Michael Ondaatje, the Canadian author born in Sri Lanka, comes up with his most recent work which he calls The Cat’s Table. He is renowned for his Booker Prize winning novel called The English Patient, which has in fact been adopted to an academy award winning film. The book revolves around the experiences of a centered character named Michael, 11 years old, while he’s aboard a ship called Oronsay, along with two of his friends named Cassius and Ramadhin.
During the 1950s, Michael boards the ship from Colombo, a ship that is destined to reach England via the Indian Ocean, the Suez Canal. During meal hours, he finds himself sharing his breakfast, lunch, and dinner with Cassius, Ramadhan, and a group of miscasts who are being deemed as insignificant adults, at a table that is located farthest from the Captain’s table. As they sail across the Mediterranean, Michael and his friends set out to explore the ship, tumbling upon a series of adventures.
Experience a ride through the chromatic tracks of exploration and excitement as the author’s characters come together to portray an array of emotions and experiences – a pianist, who finds himself in the midst of a s***-hitting-the-fan scene; Michael’s beautiful cousin with whom he shares his secrets; a retired ship dismantler; a shady botanist, who’s always accompanied by pigeons in her pockets, the very one who has named their eating table as the “cat’s table”, meaning that it is located in the least favored place; and a shackled prisoner whose enigmatic past would spill a chill.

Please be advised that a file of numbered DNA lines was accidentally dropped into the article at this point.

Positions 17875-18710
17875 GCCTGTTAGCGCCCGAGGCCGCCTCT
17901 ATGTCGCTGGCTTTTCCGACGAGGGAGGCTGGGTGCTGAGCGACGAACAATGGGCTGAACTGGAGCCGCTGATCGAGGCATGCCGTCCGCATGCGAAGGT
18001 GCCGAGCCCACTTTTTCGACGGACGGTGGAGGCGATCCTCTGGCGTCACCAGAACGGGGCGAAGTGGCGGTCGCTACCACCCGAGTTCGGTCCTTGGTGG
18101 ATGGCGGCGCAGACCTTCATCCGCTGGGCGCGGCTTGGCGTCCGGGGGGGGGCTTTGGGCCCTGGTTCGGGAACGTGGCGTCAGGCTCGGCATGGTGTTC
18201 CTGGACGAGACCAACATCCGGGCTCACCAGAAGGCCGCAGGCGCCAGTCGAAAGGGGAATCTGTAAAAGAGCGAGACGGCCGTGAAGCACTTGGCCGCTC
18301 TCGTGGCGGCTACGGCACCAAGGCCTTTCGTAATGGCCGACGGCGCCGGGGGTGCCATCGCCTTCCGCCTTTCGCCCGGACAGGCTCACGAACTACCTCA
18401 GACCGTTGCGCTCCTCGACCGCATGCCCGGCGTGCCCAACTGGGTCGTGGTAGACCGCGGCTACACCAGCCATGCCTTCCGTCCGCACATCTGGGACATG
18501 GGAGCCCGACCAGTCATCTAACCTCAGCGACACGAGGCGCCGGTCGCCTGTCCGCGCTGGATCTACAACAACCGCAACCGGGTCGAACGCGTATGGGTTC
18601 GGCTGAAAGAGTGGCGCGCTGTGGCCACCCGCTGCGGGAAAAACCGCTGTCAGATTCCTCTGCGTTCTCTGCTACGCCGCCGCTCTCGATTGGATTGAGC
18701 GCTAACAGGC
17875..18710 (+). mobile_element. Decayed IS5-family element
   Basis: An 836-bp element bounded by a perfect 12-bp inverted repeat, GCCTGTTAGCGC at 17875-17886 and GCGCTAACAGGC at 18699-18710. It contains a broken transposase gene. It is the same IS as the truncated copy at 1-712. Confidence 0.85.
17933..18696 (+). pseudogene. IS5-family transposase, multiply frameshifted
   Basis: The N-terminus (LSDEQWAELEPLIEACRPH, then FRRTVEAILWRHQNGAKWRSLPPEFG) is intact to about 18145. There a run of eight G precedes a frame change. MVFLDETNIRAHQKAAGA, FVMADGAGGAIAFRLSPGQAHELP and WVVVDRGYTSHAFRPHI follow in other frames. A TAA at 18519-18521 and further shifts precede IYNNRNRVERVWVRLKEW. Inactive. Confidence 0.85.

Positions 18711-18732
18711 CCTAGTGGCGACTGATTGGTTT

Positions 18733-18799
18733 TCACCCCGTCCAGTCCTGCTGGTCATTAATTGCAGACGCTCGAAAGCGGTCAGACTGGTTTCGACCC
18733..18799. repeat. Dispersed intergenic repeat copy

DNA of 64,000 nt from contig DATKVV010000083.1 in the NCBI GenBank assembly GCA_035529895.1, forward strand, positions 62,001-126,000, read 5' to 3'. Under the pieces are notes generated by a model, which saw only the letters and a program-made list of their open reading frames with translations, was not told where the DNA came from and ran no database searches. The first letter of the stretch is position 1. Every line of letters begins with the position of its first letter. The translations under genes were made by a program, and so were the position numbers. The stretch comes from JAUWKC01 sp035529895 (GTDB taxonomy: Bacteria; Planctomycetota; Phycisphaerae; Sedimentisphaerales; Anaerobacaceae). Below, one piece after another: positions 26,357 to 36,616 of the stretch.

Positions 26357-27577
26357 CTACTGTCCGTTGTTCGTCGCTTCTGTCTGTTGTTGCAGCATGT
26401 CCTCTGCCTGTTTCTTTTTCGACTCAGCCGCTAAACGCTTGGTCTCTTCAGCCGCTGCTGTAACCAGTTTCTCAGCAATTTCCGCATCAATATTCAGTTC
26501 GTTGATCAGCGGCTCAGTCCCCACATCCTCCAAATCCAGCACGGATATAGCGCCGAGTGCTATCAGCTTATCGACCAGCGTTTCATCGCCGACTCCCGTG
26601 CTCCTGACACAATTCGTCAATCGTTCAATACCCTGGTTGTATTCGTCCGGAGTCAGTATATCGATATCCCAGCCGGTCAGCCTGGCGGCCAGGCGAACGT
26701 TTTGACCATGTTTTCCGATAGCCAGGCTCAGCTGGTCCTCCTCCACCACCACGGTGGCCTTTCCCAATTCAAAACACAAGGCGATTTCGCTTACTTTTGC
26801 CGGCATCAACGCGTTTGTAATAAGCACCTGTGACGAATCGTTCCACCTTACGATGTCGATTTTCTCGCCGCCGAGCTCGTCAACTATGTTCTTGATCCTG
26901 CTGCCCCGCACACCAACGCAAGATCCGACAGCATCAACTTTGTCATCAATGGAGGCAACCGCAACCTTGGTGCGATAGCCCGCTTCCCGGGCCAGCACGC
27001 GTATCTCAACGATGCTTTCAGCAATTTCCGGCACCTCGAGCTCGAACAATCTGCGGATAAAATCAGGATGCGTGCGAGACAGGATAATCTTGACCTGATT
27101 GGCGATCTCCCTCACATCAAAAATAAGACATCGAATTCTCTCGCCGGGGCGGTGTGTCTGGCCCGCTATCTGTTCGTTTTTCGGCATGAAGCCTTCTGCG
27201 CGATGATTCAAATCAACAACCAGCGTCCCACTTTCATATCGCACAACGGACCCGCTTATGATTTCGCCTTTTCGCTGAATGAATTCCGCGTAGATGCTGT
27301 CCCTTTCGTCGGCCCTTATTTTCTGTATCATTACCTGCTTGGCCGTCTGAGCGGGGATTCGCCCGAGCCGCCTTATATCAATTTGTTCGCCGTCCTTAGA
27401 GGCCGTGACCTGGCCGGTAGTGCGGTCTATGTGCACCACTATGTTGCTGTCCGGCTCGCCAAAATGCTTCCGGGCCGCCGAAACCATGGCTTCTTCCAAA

The most salubrious experiences come from the most unsuspected sources. You are constantly being altered by the so-called “strangers” or “strange things” around you. One, within any environment, is subject to random experiences, where seeking balance amidst a negligent and apathetic ambiance by being vulnerable towards changes without holding any expectations will ensure a surprisingly pleasant experience. Nothing is alien, everything, everyone is familiar; it’s us who lack the essential knowledge, we need to explore in order to discover or rediscover, and get surprised only to acquire immunity towards bewilderment. The Cat’s Table brings into light, the forbidden discoveries of childhood or adolescence, the colorful experiences that ultimately take form of memories that determine one’s way of viewing life.
Colors are opaque; realizing this will certainly make you seek colorlessness. As you go further down the path, you find yourself becoming translucent, indicating the dawning of clarity, though it seems like a slow, gradual process. The Cat’s Table comprises of characters whose nature are too real to be distinguished from us. The book brings to the fore the ability of man to judge things and understand experiences from a spectator’s perspective; but this is the ideal case, which is in fact rarely found in the society. However, amongst the masses within the society, there are people who act wise and step away from everyday thoughts and judgments that are projected by the unrefined corners of ego, and relish every moment, every episode to the fullest, taking from them what’s essential and discarding the unworthy.